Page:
STL __merge_without_buffer algorithm?

Where can I get a decent high-level description of the algorithm used in `__merge_without_buffer()` in the C++ STL? I'm trying to reimplement this code in the D programming language, with some enhancements. I can't seem to grok what it's doing at the algorithmic level from just reading the STL source code because there are too many low-level details obscuring it. Also, I don't want to just blindly translate the code because then, if it didn't work I wouldn't know why, and I wouldn't be able to add my enhancements.

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`__merge_without_buffer()` is performing an in-place merge, as the merge step of an in-place merge sort. It takes as input two ranges of data `[first, middle)` and `[middle, last)` which are assumed to already be sorted. The `len1` and `len2` parameters are equal to the lengths of the two input ranges, namely `(middle - first)` and `(last - middle)` respectively.

First, it picks a pivot element. Then, it rearranges the data into the order `A1 B1 A2 B2`, where `A1` is the set of elements in `[first, middle)` that are less than the pivot, `A2` is the set of elements in `[first, middle)` greater than or equal to the pivot, `B1` is the set of elements in `[middle, last)` less than the pivot, and `B2` is the set of elements in `[middle, last)` greater than or equal to the pivot. Note that the data is originally in the order `A1 A2 B1 B2`, so all we need to do is to turn `A2 B1` into `B1 A2`. This is with a call to `std::rotate()`, which does just that.

Now we've separated out the elements which are less than the pivot (`A1` and `B1`) from those that are greater than or equal to the pivot (`A2` and `B2`), so now we can recursively merge the two subranges `A1 A2` and `B1 B2`.

How do we choose a pivot? In the implementation I'm looking at, it chooses the median element from the larger subrange (i.e. if `[first, middle)` has more elements than `[middle, last)`, it chooses the median of `[first, middle)`; otherwise, it chooses the median of `[middle, last)`). Since the subranges are already sorted, choosing the median is trivial. This pivot choice ensures that when recursively merging the two subranges, each subproblem is no more than 3/4 the size of the current problem, because in the worst case, at least 1/4 of the elements are larger than or smaller than the pivot.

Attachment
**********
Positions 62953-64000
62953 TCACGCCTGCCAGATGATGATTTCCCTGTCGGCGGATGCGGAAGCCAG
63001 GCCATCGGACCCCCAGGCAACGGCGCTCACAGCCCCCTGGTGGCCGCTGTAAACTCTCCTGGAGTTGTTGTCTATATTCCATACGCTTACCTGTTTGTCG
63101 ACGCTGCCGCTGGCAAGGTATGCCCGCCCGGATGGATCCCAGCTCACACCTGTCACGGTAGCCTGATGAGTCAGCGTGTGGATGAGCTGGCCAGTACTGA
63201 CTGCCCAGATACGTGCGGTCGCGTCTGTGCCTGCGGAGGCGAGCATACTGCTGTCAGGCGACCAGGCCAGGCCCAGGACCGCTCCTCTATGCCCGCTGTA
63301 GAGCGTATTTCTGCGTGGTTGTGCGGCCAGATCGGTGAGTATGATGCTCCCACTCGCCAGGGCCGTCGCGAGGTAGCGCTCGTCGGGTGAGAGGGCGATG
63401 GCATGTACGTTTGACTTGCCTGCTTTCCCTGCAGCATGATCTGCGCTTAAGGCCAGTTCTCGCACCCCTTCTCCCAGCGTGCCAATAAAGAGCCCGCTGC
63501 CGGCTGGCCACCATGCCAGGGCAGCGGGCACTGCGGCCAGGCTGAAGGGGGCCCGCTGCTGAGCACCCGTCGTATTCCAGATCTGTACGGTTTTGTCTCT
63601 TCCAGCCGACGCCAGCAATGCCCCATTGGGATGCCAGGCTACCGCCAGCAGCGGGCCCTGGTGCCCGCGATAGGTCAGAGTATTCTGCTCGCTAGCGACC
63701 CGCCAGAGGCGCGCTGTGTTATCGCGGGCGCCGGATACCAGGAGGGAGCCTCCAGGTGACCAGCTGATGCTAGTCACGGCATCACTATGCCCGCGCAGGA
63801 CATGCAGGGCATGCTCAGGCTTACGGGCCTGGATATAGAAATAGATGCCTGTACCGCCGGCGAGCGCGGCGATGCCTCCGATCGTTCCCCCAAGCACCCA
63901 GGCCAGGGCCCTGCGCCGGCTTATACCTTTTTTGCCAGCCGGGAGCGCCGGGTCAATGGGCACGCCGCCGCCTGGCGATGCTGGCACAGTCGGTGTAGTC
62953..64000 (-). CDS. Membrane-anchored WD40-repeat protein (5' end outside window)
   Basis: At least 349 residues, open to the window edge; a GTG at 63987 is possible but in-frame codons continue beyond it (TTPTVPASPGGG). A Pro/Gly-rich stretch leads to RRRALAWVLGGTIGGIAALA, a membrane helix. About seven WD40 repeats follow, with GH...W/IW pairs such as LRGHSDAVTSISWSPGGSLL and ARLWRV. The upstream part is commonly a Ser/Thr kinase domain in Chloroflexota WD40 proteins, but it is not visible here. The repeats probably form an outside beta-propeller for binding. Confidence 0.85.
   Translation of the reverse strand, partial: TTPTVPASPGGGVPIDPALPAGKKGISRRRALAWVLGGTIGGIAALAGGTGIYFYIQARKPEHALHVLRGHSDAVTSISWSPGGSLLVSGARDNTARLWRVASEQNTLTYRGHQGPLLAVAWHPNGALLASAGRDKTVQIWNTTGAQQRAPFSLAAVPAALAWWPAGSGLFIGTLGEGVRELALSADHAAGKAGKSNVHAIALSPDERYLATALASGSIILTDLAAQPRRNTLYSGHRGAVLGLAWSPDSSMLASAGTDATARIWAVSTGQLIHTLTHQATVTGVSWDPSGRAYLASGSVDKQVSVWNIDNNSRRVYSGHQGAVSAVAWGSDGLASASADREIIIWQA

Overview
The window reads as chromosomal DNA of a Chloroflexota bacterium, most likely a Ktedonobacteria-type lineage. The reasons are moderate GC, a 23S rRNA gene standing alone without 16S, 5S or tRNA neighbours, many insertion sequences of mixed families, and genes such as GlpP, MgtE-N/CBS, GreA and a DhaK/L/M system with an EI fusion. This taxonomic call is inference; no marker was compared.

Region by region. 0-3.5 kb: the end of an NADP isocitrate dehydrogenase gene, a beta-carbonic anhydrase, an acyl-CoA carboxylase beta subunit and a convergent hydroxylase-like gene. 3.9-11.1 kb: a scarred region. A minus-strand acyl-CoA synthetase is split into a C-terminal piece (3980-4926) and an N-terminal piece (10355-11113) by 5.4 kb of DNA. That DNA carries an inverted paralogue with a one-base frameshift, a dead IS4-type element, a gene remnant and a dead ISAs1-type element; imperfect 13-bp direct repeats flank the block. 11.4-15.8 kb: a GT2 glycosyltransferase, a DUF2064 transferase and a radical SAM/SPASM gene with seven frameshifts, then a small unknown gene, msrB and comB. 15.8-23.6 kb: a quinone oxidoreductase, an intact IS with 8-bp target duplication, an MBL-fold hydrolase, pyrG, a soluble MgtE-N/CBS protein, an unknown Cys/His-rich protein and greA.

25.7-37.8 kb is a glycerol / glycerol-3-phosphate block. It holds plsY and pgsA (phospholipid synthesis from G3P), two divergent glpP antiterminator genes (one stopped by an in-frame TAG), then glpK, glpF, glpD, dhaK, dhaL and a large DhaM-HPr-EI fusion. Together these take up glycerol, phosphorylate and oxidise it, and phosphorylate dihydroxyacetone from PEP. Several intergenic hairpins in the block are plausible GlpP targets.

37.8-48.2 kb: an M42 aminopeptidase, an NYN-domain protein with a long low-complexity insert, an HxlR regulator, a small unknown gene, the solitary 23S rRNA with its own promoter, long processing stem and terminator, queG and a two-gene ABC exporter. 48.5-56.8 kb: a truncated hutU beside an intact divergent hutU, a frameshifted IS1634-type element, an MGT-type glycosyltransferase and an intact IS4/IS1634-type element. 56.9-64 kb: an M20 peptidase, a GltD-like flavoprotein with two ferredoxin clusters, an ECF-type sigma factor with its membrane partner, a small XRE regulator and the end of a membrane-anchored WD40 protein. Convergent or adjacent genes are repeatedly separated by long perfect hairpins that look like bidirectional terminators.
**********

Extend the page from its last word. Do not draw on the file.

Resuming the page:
What is the running time of this? The `std::rotate()` call takes O(N) time, and we make two recursive calls to ourselves. This equates to a running time of O(N log N). However, note that this is only one step in mergesort: remember that in mergesort you first recursively sort both halves and then merge. Thus, the recurrence relation for the running time of mergesort is now:

`T(N) = 2T(N/2) + O(N log N)`

Plug this into the Master theorem, and you get that mergesort now runs in O(N log2 N) time!

As an interesting final point, consider the following three qualities of a comparison-based sorting algorithm:

1. In-place
2. Stable
3. Runs in O(N log N) time

You can usually only get 2 of these at once - quicksort gets you (1) and (3), mergesort gets you (2) and (3), and an in-place mergesort gets you (1) and (2). Non-comparison-based sorts such as count sort can achieve all 3, but those sorts can only sort certain data types. It's possible there exists a comparison-based sort which achieves all 3, but if there is, I'm not aware of its existence, and it's almost certainly much more complicated.

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Does O(N log2 N) mean N (log N)^2? I was confused, because I thought log2 meant log_2, but the base is irrelevant here. Also, is the last part "you can only get 2 of these at once" strictly true, or is it simply that the algorithms that get all three are complicated? My guess is the latter? –  A. Rex Jan 13 '09 at 5:42
I've edited to address your questions. I messed up the HTML superscript tag. log^2 N means (log N)^2. Although base 2 is implied, the actual base is irrelevant, since it's a constant factor that gets eaten up by the big-O notation. –  Adam Rosenfield Jan 13 '09 at 5:51
In paragraph 3, I think you mean that subranges A1 and B1 get merged together recursively, and subranges A2 and B2 get merged recursively, right? After rotation, there is no subrange A1 A2 anymore. –  Rob Kennedy Jan 13 '09 at 5:56
Thanks, but now that I know it's O(N log N) not O(N) I'm not even sure I want to bother implementing it anymore, though I think it's a really cool algorithm, so I might just to see how slow it is in practice. –  dsimcha Jan 13 '09 at 14:51
Note that it's only called when you're low on memory. When callers can allocate a temporary buffer, they don't call the in-place version. They call the O(n) "adaptive" version instead. When it's between "slow" and failure, choose the former. –  Rob Kennedy Jan 13 '09 at 15:05